Postby misac » Thu Oct 24, 2013 12:35 pm

Renumbering is dumb but if Waid’s still writing DD I don’t care. Same with PAD on X-Factor.
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Re: "THIS era of Daredevil is coming to an end"

Postby Arion » Thu Oct 24, 2013 3:27 pm

Chessack wrote:Man, these guys reboot series more often than a Windows 3.1 computer. (Who is old enough to get that joke?)

This is like the Kelly Sue/Captain Marvel thing. I mean, what is the need to end a series and re-start it when the SAME creative team is staying on it and, presumably, the overall continuity is not being re-started or changed in a major way? "Oh we're going to send Captain Marvel into space now," is a good reason to start a new story arc, but not a new SERIES. I mean come on. They are just milking the #1s now.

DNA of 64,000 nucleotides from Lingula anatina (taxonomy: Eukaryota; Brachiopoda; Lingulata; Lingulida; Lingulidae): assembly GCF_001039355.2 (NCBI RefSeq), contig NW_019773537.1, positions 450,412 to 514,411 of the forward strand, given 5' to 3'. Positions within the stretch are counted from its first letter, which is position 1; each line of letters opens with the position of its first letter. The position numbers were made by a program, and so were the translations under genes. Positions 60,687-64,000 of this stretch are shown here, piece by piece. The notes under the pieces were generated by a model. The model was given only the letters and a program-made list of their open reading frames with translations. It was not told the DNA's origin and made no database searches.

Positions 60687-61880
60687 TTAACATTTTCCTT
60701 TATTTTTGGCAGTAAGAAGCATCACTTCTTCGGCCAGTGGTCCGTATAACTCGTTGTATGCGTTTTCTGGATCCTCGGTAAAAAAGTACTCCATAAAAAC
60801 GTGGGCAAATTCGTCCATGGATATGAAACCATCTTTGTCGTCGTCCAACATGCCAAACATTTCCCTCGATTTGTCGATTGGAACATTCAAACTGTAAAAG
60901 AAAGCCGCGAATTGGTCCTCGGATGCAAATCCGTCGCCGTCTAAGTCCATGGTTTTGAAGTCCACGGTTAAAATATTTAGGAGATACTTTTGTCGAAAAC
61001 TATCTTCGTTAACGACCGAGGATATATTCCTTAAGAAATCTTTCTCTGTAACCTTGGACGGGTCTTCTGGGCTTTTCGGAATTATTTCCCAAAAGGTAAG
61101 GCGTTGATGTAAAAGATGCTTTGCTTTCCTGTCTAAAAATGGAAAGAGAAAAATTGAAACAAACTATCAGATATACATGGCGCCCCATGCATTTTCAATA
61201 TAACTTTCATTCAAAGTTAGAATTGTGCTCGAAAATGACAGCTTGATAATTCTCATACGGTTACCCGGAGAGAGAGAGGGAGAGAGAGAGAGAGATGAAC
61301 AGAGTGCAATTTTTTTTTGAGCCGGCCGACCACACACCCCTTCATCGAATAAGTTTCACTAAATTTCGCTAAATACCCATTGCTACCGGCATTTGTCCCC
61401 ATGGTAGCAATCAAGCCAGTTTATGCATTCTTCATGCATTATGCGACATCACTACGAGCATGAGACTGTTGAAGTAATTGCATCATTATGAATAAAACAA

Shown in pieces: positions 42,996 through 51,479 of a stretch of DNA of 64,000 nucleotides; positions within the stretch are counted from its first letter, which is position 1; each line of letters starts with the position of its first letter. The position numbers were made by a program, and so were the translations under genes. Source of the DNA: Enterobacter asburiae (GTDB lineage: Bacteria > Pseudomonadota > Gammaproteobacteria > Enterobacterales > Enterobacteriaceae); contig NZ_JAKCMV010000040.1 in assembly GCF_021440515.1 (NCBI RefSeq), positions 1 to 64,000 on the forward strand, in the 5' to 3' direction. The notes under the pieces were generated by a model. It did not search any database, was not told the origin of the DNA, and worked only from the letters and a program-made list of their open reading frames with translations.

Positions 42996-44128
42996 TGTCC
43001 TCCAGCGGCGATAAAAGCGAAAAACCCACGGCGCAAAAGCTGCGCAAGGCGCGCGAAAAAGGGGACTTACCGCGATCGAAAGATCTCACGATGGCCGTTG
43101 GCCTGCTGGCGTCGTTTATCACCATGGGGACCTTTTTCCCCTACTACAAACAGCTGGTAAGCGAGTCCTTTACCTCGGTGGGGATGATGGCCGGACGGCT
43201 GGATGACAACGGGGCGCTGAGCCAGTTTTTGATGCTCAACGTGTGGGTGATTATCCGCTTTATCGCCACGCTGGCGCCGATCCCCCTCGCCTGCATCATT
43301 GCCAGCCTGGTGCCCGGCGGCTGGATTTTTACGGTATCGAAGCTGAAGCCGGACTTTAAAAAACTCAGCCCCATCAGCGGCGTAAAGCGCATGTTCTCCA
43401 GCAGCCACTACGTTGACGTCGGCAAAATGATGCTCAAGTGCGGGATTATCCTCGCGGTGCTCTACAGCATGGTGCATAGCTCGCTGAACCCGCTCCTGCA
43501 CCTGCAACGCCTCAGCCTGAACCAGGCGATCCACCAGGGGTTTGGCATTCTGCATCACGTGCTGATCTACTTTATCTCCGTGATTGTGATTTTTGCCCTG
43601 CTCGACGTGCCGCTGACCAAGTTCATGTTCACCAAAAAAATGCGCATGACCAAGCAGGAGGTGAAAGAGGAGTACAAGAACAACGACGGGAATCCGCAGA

At what point are the customers going to wake up, realize this is a scam, and stop rewarding it? Or has that ship sailed long ago? Have Marvel and DC already weeded out the 80% of former comic collectors who detest this kind of gimmick, causing most of them to stop buying comics or move on to indies? Are the only collectors left the people who fall for this shit?


I had Windows 95 but I get the joke.

The obsession for a new #1 has always been there. DC and Marvel are capitalizing on it.

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Re: "THIS era of Daredevil is coming to an end"

Postby Stephen Day » Thu Oct 24, 2013 4:12 pm

Chris wrote:Could not care less about a number on the cover. Just keep writing good shit.


I agree, I don't get the big deal that people make about a number on the cover. All I care about is the story inside the cover. :smt102
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Re: "THIS era of Daredevil is coming to an end"

Postby Chessack » Thu Oct 24, 2013 4:24 pm

Arion wrote:The obsession for a new #1 has always been there. DC and Marvel are capitalizing on it.


Actually, it hasn't.